A new wave of forest clearance is now spreading across eastern Amazonia, driven partly by the European preference for non-GM soya. Siberian forests, meanwhile, are being released from Russian state control into private ownership, raising the prospect of unregulated clear-felling for timber. Forests in the American west, Australia and Mediterranean Europe have burned extensively in summer fires, leaving smoke and ashes, damage and distress. In parts of Indonesia, poorly enforced logging legislation, drought induced by abnormal climatic fluctuations and uncontrolled burning have reduced once continuous forests to patches too small to sustain either wildlife or the indigenous human population. Recent reports suggest that Burmese forests, one of the last repositories of wild teak, are being felled at a faster rate than any others in South-East Asia. Forest-loss has knock-on effects too, particularly the loss of topsoil and the flooding and silting of river-beds, deltas and estuaries (the last often hundreds of miles from the deforested land). Gonaives, in Haiti, where more than a thousand people died in the floods following Hurricane Jeanne, was inundated because every tree in the surrounding territories had long since been felled for charcoal.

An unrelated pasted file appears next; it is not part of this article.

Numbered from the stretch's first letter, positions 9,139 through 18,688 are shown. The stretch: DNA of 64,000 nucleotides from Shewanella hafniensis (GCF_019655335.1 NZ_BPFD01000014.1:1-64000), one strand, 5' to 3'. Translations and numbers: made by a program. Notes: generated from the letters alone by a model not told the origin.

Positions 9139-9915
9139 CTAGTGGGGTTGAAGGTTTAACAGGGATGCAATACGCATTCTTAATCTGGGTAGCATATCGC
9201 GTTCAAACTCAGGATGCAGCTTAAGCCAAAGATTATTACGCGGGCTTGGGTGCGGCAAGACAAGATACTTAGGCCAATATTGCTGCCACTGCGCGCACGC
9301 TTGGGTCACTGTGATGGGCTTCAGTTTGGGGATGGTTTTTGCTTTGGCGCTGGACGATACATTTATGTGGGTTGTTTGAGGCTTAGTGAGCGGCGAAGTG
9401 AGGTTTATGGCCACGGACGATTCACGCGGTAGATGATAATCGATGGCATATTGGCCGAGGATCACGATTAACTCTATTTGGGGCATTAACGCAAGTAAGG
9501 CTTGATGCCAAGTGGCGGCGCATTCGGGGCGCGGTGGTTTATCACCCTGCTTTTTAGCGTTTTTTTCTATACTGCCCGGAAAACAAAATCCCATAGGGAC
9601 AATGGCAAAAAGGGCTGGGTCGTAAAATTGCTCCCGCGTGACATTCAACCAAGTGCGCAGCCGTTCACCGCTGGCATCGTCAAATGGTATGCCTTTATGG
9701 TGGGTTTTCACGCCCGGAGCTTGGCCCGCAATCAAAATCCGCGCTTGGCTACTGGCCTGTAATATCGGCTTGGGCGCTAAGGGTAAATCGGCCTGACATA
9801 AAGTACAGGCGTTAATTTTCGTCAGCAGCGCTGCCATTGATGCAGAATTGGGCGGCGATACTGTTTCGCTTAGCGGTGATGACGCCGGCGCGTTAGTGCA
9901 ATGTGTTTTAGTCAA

LRB 23 June 2005 | PDF Download